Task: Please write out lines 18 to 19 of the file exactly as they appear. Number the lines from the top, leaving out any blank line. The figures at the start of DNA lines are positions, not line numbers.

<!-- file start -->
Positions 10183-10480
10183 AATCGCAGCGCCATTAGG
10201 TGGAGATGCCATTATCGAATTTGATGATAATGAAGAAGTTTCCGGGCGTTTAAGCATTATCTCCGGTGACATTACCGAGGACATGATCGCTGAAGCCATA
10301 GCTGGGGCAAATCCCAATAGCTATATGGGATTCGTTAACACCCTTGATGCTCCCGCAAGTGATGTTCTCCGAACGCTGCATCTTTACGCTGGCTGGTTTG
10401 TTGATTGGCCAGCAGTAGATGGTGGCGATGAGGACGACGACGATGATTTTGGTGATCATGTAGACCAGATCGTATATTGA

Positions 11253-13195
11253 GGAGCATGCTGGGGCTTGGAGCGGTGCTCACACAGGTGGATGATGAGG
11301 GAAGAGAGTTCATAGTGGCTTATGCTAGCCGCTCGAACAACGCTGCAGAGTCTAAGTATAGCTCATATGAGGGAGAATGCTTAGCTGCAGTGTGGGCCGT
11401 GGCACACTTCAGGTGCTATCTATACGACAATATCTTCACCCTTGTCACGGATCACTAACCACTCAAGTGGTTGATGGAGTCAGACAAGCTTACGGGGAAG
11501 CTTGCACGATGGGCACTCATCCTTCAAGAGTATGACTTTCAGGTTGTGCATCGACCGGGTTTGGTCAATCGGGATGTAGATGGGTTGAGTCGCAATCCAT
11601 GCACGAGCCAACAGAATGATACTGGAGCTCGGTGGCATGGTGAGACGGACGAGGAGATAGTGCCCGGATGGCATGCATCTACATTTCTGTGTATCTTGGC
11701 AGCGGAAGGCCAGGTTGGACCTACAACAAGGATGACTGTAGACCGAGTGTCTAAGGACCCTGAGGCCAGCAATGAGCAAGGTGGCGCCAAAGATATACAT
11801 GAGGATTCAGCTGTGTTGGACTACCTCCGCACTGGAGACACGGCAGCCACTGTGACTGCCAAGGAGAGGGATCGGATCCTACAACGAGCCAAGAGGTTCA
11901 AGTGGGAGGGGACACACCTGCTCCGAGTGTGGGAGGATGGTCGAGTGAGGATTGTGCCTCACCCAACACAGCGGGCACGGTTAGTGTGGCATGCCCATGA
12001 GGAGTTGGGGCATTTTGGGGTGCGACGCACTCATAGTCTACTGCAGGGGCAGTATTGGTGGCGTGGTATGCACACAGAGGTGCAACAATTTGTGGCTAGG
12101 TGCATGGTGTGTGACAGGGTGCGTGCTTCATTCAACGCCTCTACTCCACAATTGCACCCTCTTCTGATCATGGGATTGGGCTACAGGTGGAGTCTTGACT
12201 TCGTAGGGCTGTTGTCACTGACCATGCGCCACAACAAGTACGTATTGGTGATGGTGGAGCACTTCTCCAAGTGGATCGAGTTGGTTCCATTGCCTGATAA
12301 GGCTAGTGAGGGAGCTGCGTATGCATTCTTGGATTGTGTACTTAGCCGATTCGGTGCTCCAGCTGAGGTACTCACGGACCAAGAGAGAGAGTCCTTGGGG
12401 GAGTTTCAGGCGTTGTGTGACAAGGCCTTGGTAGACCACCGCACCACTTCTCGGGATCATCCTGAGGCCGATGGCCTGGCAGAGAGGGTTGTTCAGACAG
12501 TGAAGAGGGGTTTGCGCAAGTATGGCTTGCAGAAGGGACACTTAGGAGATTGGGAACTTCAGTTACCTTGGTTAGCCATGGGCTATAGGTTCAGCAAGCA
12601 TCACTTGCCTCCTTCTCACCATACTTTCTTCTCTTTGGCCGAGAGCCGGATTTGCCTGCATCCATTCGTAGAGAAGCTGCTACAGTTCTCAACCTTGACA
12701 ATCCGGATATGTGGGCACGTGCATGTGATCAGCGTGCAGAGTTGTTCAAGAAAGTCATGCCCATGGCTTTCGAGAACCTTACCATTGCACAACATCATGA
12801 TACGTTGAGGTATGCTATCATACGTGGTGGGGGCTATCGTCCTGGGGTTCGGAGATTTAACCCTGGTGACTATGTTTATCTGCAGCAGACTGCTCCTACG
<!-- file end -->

12301 GGCTAGTGAGGGAGCTGCGTATGCATTCTTGGATTGTGTACTTAGCCGATTCGGTGCTCCAGCTGAGGTACTCACGGACCAAGAGAGAGAGTCCTTGGGG
12401 GAGTTTCAGGCGTTGTGTGACAAGGCCTTGGTAGACCACCGCACCACTTCTCGGGATCATCCTGAGGCCGATGGCCTGGCAGAGAGGGTTGTTCAGACAG